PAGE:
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208 The Technocrats Policy p roximity. T he technocrats' proximity is shown below (Figure 6). Alex is a middle level administrator a nd his colleague Bobby is a low level administrator at FGPU whereas Tyler is a high level administrator and Teddy is a middle level administrator at GECC. All of the technocrats were placed on the higher end of the continuum with the exception of Tyler. The university administrators' proximity will be presented first, followed by community college administrators. Figure 6 Technocrat proximity to the transfer policy This continuum highlights a technocrat's closeness or distance to state articulation agreement. FGPU administrators' policy proximity (Alex and Bobby) Alex 's proximity to policy is closer to the middle of the continua. He presides over the transfer a nd articulation process in the role of Assistant Vice President of Regional Campuses Student Services at FGP U's. While he admits that his title denotes a high level position, he modestly perceives himself as middle level manager stating, "I have a senior title but technically I'm working for a president who has delegated this responsibility to a provost who is holding a vice provost accountable for regional campuses." His responsibility is to "try to provide opp ortunity within the confines of laws and reg ulations and statute agreements." He asserts:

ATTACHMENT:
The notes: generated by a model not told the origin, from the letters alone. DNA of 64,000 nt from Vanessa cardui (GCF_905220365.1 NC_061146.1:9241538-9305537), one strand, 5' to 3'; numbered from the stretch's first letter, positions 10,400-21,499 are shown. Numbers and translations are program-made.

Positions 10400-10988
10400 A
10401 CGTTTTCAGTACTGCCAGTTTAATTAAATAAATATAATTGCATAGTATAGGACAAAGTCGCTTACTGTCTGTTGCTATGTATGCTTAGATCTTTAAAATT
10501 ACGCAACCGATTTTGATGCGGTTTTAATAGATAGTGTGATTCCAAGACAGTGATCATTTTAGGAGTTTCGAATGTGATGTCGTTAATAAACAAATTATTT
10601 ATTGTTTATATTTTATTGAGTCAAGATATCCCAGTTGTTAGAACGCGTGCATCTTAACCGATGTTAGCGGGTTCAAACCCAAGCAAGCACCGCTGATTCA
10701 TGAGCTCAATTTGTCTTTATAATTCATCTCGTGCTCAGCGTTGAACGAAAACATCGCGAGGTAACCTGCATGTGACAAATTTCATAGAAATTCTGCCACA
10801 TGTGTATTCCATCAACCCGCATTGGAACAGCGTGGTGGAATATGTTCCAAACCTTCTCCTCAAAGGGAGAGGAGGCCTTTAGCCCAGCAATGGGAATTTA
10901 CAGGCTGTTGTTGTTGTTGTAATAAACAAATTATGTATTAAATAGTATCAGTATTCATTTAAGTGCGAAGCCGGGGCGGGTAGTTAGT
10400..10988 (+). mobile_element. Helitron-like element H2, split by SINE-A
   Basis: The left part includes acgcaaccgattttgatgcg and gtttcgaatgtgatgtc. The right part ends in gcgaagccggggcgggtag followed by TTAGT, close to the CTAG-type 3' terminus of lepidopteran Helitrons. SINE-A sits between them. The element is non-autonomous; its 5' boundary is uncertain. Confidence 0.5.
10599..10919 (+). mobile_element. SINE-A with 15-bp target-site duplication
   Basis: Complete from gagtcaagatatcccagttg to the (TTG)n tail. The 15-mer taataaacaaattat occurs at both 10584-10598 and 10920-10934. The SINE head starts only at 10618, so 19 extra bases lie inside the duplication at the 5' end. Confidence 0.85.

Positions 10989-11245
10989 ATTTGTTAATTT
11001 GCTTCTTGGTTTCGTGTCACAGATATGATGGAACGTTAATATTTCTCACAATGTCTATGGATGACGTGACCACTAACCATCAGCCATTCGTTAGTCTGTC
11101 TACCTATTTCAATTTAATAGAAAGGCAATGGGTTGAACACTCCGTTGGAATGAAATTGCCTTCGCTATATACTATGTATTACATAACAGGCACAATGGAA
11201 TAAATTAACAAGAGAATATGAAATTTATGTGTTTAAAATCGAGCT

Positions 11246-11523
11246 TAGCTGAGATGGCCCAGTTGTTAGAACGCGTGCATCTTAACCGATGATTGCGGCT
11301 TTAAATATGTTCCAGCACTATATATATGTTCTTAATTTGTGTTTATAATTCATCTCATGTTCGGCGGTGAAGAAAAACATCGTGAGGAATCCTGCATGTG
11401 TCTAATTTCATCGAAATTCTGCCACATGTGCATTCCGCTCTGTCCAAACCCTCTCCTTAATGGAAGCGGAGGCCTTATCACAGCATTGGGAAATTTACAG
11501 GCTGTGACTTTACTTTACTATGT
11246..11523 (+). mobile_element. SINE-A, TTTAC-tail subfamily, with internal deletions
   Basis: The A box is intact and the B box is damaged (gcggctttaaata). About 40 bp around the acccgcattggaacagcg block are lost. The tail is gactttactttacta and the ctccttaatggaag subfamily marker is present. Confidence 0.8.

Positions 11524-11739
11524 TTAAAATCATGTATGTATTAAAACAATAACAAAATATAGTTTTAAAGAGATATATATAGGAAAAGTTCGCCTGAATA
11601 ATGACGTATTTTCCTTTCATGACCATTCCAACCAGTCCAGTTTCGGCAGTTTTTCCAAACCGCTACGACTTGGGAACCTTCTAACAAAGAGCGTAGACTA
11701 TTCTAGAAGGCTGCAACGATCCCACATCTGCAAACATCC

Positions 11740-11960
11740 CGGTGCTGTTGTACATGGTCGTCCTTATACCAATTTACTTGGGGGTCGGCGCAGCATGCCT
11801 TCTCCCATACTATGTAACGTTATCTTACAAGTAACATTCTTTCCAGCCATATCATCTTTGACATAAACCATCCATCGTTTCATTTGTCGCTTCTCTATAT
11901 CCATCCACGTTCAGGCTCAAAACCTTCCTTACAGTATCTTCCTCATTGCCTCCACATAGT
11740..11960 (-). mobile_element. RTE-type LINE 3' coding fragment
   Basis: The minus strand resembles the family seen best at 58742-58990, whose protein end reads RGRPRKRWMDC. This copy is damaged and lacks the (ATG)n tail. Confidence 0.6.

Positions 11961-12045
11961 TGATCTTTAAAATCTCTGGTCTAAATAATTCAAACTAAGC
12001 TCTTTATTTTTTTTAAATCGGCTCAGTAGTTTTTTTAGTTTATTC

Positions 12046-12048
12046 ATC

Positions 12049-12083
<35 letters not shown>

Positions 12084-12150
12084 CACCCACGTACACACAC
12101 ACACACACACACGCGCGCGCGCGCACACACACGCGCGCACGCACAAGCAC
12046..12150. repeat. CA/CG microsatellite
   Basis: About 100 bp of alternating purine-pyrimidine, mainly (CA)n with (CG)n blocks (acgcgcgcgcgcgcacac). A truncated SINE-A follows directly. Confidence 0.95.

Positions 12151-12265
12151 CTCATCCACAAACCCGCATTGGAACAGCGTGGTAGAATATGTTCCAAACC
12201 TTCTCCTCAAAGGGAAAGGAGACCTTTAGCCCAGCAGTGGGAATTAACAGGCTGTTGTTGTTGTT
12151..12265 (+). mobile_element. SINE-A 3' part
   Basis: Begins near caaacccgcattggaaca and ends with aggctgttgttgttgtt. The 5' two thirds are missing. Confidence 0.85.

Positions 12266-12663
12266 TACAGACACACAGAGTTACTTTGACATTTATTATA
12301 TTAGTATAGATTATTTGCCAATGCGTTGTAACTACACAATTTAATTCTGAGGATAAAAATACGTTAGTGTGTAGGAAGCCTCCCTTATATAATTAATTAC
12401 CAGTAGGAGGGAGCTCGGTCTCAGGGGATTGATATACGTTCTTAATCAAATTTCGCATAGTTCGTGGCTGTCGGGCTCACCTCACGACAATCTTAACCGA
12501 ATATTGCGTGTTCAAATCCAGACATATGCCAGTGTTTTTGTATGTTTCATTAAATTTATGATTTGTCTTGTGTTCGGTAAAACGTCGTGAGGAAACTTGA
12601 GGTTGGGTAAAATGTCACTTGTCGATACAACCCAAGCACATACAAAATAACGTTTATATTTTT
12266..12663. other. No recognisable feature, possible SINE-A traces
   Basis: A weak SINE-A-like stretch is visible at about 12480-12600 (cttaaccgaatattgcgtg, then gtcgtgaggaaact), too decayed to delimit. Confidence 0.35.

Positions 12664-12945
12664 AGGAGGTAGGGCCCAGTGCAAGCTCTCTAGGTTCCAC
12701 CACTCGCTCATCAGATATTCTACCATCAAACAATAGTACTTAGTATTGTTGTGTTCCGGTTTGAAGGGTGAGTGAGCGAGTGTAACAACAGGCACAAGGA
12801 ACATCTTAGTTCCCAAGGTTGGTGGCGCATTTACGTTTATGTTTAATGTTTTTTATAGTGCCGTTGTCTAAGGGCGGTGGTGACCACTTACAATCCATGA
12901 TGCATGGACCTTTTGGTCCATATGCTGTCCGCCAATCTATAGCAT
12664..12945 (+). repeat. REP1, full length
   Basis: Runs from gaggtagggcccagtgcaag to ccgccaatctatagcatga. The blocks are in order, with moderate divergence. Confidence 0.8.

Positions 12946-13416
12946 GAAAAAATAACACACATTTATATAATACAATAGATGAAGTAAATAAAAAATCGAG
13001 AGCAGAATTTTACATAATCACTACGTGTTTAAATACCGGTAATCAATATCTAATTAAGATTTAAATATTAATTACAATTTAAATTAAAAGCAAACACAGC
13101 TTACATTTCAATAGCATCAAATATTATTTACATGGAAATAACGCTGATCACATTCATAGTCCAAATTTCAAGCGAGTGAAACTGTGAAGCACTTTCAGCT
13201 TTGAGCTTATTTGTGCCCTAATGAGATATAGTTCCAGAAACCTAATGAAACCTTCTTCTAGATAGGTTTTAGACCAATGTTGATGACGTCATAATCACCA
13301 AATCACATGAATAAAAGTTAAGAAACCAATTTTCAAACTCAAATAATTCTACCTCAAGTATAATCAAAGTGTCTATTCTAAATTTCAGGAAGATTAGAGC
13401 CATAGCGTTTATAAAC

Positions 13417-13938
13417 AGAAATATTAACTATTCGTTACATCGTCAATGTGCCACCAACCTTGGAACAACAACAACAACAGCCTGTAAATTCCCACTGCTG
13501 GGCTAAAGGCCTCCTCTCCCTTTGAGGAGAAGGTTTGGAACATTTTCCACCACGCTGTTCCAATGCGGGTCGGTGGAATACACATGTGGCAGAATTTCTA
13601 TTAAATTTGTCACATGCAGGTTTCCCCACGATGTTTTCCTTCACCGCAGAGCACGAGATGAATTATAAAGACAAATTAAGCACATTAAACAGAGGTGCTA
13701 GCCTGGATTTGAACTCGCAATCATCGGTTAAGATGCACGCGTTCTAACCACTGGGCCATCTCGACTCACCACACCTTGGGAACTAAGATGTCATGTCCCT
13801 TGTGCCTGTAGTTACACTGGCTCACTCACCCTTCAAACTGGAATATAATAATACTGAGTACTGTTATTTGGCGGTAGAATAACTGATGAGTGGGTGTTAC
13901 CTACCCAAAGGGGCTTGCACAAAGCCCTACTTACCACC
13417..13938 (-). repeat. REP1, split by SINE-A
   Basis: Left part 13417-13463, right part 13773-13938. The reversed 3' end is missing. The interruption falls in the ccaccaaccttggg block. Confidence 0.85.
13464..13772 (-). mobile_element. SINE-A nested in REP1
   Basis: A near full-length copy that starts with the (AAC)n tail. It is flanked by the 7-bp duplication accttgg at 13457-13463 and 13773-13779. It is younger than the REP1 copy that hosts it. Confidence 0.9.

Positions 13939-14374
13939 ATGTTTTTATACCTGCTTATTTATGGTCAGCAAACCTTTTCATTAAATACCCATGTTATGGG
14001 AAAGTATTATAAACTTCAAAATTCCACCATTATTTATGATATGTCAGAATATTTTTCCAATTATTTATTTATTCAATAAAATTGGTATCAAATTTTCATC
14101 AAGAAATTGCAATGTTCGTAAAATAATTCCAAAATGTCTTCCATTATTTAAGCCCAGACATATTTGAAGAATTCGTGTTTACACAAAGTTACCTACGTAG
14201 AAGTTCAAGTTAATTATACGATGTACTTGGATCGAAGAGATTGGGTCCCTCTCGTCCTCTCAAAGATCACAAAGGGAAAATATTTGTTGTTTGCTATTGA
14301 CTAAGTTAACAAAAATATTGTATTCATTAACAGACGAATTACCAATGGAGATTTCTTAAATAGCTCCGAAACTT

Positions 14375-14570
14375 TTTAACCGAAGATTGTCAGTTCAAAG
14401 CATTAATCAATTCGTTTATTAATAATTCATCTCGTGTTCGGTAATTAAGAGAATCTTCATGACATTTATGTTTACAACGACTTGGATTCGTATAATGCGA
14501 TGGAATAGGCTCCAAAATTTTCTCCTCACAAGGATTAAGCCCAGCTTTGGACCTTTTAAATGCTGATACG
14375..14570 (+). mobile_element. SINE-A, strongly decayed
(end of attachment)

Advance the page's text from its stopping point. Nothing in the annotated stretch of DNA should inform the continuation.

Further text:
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209 T he fundamental state statute that drives all of this is the 2+2 agreement, which is a state statute saying that roughly any community college student with an earned AA degree, to some extent, has guaranteed a dmission to the state of Florida universities, the specifics of that of course is involved () but that's generally the concept [May 2009]. Alex further perceives himself as an indirect implementer whose job is to "simply carry out policy." He views his s taff as the "direct implementers" who are "responsible for implementing various policies and procedures," related to institutional policy. In this case, he must "ensure that they are doing what they need to do on behalf of the students." Alex mentions th at his main role is to keep the education pipeline between institutions unclogged and smooth that the process does not get hung up on a "technicality." Such characteristics place Alex further away in his policy proximity than Devon and Sam, and more towar ds accountability and minimizing implementation problems with regional transfer. Therefore Alex's proximity is close to being centrally located in the continuum given his regulatory role Bobby's proximity is similar to Alex 's, however she is slightly clo ser to the policy Her interview transcripts reflect an intense focus on the office operations over which she presides, accommodating large populations of transfer students, parents, high school guidance counselors, community college advisors and administ rators at partnering schools. Bobby must also field enrollment inquiries from prospective students. She is, however, responsible for writing inter institutional articulation agreements related to "dual enrollment and early admission agreements as well as the articulated by major or program agreements with the community colleges and with private nationally and